Harden Has Always Been The Problem, Not CP3…and Not Russell Westbrook

Four seasons ago, the grind-hard Houston Rockets team that featured James Harden, Lou Williams, Eric Gordon, and the poster boy for modern-day NBA grind, Patrick Beverley, went 55-27, finishing third in the Western Conference, then underachieved, losing in the conference semifinals.

The following season, Daryl Morey brought in Chris Paul in an attempt to jumpstart a more fluid offense, opening up more and better quality shots for James Harden. Paul, alongside Harden, was the most becoming that the Rockets looked since Harden got traded in 2012. In 2018, Paul’s inaugural season with the Rockets, they were well on their way to surpassing the Golden State Warriors in the Western Conference Semis, but after Paul got hurt in Game 5, up 3-2, the Warriors rattled off two decisive wins in a row to seal the series.

Last season, in what appeared to be a last-ditch effort, Morey brought in Russell Westbrook to Houston to reunite with Harden and to help bring more offensive firepower to compete for a title. The duo looked unstoppable offensively, averaging the most points ever by a duo (61.5), but once again underachieved in the playoffs. Despite Westbrook catching COVID-19 and injuring his hamstring, sidelining him for half of the series, their book was written when it took seven games to defeat Chris Paul and an Oklahoma City Thunder team that was projected to finish well short of the playoffs.

Let us rewind real quick to Harden’s final season with the Thunder. The season that OKC went to the Finals against the Miami Heat. Many people forget who underachieved in that championship series…Harden, who averaged 16.8 ppg during the season on 49.1 percent shooting, 39.0 percent from three, and 84.6 percent from the free-throw line. In the Finals, however, his numbers dipped. He averaged 12.4 ppg on 43 percent shooting, and 31.0 percent from three. Far too often would he go missing in action for large stretches of the game on offense, which was very atypical of regular season Harden. Granted, Westbrook shot 13 percent from three, but when have we ever expected Russ to hit threes consistently?

As of Wednesday night, Harden got another star to possibly play alongside him in Houston, John Wall, who will also join his former college teammate, DeMarcus Cousins there as well.

Harden’s future with the Rockets is in question still, because if this team didn’t sniff a Finals appearance with Harden in the last eight seasons, how could they now? Wall hasn’t played professional basketball since 2018, Cousins hasn’t been fully and consistently healthy since the 2016-17 season, and there’s a clear trend that Harden finds a way to lose important games.

All that to say, CP3 wasn’t the problem in Houston, Westbrook wasn’t the problem in Houston, and John Wall, who is the closest thing to Westbrook’s skill-set in the NBA, but coming off an Achilles tear, isn’t going to be the problem if Houston decides to keep Harden and inevitably underachieve this season as well.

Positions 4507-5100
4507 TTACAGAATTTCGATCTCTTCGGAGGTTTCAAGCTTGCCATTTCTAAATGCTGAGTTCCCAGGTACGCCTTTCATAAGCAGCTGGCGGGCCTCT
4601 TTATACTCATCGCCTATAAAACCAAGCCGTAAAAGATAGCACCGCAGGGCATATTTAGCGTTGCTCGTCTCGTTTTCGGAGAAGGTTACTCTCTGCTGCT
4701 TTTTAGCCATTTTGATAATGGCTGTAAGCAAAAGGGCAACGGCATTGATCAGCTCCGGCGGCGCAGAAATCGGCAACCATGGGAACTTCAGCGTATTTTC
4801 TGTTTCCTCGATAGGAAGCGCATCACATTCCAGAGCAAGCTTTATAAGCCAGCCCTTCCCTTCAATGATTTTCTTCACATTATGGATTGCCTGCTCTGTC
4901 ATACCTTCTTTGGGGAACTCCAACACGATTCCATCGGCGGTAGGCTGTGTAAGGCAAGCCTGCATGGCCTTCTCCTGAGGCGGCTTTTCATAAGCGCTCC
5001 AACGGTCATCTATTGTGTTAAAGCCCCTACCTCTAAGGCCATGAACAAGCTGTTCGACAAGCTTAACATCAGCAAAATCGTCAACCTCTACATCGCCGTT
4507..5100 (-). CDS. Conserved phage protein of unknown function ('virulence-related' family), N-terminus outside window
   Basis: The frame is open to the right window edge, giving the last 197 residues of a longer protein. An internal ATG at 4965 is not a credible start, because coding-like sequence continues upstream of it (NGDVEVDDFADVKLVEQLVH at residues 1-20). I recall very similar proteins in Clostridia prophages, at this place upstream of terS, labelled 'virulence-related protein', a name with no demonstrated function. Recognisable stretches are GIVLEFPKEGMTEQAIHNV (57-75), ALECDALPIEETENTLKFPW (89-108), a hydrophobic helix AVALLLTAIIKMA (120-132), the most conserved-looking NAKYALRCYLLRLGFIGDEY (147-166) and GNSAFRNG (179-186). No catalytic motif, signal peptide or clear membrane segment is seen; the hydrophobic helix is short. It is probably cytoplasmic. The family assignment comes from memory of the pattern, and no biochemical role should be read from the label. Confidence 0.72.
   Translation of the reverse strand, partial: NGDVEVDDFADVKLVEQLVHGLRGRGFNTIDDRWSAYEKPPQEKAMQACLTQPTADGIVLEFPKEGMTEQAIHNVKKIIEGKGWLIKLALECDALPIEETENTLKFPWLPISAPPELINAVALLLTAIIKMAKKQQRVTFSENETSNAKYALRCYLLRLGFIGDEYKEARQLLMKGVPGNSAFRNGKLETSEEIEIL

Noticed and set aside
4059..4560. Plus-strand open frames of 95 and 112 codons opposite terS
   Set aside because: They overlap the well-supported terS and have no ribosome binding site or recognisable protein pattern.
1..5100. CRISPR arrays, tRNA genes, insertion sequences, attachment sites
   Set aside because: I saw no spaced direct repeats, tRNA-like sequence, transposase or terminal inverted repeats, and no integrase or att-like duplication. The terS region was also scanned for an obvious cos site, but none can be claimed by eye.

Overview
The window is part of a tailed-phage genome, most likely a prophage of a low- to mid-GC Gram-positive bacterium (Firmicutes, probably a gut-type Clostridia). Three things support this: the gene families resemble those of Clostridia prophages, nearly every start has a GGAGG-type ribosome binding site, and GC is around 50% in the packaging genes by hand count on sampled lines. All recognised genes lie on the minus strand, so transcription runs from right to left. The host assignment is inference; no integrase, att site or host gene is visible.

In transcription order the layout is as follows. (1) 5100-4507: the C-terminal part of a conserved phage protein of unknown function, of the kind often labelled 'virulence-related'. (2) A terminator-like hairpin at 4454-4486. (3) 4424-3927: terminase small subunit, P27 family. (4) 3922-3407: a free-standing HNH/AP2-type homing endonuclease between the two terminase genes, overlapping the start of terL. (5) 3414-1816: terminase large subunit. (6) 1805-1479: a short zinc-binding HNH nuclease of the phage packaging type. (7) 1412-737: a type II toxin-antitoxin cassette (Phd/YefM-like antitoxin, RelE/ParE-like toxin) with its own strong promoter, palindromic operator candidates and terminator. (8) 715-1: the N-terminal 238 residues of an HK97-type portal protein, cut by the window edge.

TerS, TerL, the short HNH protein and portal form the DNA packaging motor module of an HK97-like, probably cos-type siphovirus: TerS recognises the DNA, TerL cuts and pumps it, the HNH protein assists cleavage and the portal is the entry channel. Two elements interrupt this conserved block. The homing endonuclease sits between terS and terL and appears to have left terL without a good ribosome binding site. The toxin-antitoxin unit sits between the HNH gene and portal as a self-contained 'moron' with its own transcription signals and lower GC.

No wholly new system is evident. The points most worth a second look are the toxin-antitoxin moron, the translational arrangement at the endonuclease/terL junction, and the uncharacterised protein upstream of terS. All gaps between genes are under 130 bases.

On the other hand, after one subpar Westbrook postseason with the Rockets after being injured and sick, fans and some media members turned the blame in his direction.

Well, now Westbrook is in D.C. with a player that fits his style of play better than any player in Westbrook’s career. Bradley Beal is a superstar who averaged 30.0 ppg but is content with being a second option if that equates to winning games. He’s been in that position for most of his career behind John Wall, except for the last two seasons where he’s more than proven that he can be a No. 1.

Westbrook’s biggest flaw isn’t that he’s a bad teammate. That’s a lie and that’s defamatory. It’s that he tries to do too much when triggered.

The 2016-17 season, his MVP season, was a blessing and a curse. The curse was that he learned that he can lead a team to improbable heights virtually by himself. That came back to haunt him during the 2017-18 season after Andre Roberson went down with a torn patellar tendon and Paul George turned inconsistent. Westbrook had a flashback of the previous season and tried to do too much, which didn’t necessarily hurt the team, but it didn’t help much. He was triggered, again.

The Thunder ran it back the following season with Westbrook and George. After a slow start, the duo picked it up and went 14-5 from the New Year to the All-Star Break. That’s around the time that George injured his shoulder and played through it, but wasn’t the same. Westbrook was triggered. He once again reverted to his ‘Russ against the world’ mentality of 2016-17 and tried to do too much.

However, Westbrook is extremely misunderstood. A player in today’s NBA who’s ultimate critique is “trying to do too much,” and trying too hard to be great, deserves some credit because that’s an endangered attribute in the league. Luckily for him, though, he’s going to team up with a guy that has his same mentality, Bradley Beal, who isn’t injury prone, is very consistent, and can play on and off of the ball…and oh yeah, is a career 38 percent three-point shooter.

Trading Russell Westbrook to the Washington Wizards just revitalized his career and his worth. Surrounding him with an unselfish counterpart in Beal and a knockdown shooter in Dāvis Bertans, who shoots 43.4 percent from three, will remind everyone how lethal and versatile the Brodie is.

Addam M. Francisco

Founder & Editor-in-Chief. National Association of Black Journalists. University of Central Oklahoma.

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